Finding jobs and internships
There are many different ways of finding advertised internships and jobs.
You can increase your chances of success by combining different methods and this page lists places to look for opportunities. For information on when to start searching see our page on application timelines.
Most universities have a jobs board for students (and graduates), at Imperial this can be found on JobsLive, and is where you will find internship and job opportunities from employers specifically targeting Imperial students and graduates. If you have previously studied at another university, you may still have access to their jobs board too.
Search for jobs
JobsLive and GoinGlobal
The Careers Service at Imperial offers two resources (JobsLive and GoinGlobal) to help you search for jobs in the UK and abroad. You can access these resources for up to three years after you graduate. Both contain jobs boards and are an easy way to start searching for opportunities.
JobsLive is a great place to start as all the opportunities will be suitable for STEM students/recent graduates, and you can filter them by industry sector, location, and job role. However, don’t limit your job search to this or any university jobs board as it won’t be a complete picture of all the opportunities out there.
GoinGlobal offers country specific career and employment resources including worldwide job openings and internship listings. You can access it via the Careers website for free.
Student and graduate job boards
A streamlined way to search for internships and graduate/entry-level jobs is by using websites created for students and recent graduates. The advantage of these websites is that you do not need to filter out the opportunities only available to experienced professionals. The best known are:
- Gradcracker – STEM focused
- Bright Network
- Student Ladder
- Employment 4 students
Try to check a variety of different sites and not rely on one website alone, as each jobs board will have different opportunities from different employers.
Specialist job sites and professional bodies
Many areas of the jobs market have their own website for job hunting related to that area. Examples of these include: jobs.ac.uk (jobs in universities), DataScientistJobs, PHARMAjobs, CharityJob, environment jobs, AngelList (jobs in start-ups) and AllAboutLaw.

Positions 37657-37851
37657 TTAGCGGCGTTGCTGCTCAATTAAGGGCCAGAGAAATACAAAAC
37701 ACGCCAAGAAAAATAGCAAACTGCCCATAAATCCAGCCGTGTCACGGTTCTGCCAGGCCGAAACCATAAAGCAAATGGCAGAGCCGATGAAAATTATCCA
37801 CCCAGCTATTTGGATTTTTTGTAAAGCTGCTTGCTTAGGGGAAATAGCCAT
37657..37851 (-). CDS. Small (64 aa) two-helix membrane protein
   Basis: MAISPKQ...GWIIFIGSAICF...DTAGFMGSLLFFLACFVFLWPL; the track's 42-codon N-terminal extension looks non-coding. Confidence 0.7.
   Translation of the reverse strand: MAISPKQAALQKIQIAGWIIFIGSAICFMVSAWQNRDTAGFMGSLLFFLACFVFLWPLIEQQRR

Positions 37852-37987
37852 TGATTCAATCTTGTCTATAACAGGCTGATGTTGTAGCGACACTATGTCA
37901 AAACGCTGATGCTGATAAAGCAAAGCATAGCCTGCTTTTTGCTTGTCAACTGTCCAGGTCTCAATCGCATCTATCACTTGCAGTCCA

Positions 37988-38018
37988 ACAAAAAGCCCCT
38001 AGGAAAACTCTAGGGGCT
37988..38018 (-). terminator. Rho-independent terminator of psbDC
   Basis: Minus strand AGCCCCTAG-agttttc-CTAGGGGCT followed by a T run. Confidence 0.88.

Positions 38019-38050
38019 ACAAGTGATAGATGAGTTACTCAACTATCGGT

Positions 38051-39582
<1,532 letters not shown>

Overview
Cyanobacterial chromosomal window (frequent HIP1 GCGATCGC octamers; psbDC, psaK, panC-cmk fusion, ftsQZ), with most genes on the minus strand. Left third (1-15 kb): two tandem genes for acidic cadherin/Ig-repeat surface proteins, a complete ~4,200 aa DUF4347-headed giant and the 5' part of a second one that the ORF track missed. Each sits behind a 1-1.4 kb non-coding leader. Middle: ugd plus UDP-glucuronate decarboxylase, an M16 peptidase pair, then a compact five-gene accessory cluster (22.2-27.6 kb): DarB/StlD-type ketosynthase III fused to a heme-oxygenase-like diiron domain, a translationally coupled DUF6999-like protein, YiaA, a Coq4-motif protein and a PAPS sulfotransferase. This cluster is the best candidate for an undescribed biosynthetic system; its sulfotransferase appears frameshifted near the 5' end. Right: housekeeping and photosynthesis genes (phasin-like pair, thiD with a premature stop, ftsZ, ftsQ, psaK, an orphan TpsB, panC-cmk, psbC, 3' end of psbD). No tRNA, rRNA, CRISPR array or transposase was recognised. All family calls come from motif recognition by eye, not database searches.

Many occupations are represented by professional bodies, examples of these include the Royal Society of Chemistry, the Institute of Chartered Accountants of England and Wales (ICAEW) and the Chartered Institute of Patent Attorneys (CIPA). You may already be aware of professional bodies and institutions that accredit your degree course. Professional bodies often have advice for people considering careers in their areas and sometimes host useful jobs boards. They may also include membership directories that you could use to identify potential employers to make speculative applications.
You can seach for both sector-specific jobs boards and professional bodies with the A-Z of Job Profiles on the Prospects website to find jobs relating to your interests. Each job profile lists relevant jobs boards and professional bodies towards the end.
The advantage of using specialist jobs boards and professional bodies is that you can find jobs directly linked to your interests. They also include jobs for more experienced professionals which could be interesting for you to read about as they can help you see the directions your career could develop in the future.
Catch-all job boards
There are some well-known places on the internet to look for advertised jobs that have hundreds of thousands of opportunities listed. Examples of these include indeed.com and LinkedIn. These can be overwhelming if you have never looked for a job before. However, once you have a clear idea of what you are looking for, they can be very useful in your job hunting.
Part-time and vacation jobs
There are lots of part-time and seasonal jobs advertised locally for work in shops, cafes, bars, restaurants, supermarkets and theatres etc. The retail and hospitality sectors can often offer flexible work to fit around your studies which can be a great way to supplement your income and develop skills in team work and customer service. This can help set you apart from other applicants when it is time to apply to internships and graduate roles. Vacancies are often advertised through “Help Wanted” signs in store windows or through large recruitment agencies like indeed.com, Monster or StudentJobs. Sometimes it is also worth asking in store if they need any additional staff too.
If you are looking for part-time or vacation work you can book a careers appointment to discuss your options and get help with applications.
Recruitment agencies act as an intermediary on behalf of employers to find suitable candidates to fill vacancies. Many specialise in a particular sector and have temp departments that applicants can sign up to, for casual or part-time work. You should always check that any recruitment agency is a member of the Recruitment and Employment Confederation (REC) before using them.
A recruitment agency should be used to supplement not replace your own job-hunting strategies. Bear in mind that they are operating on behalf of the employer rather than the candidate and their priority is to get the vacancy filled rather than find the ideal position for you.
You may be surprised to learn that not all jobs are advertised; sometimes you can create your own opportunity in the hidden job market. To find these hidden roles you will need to write a speculative application (see our section on cover letters). These applications are used to approach employers despite the fact they are not advertising a particular vacancy.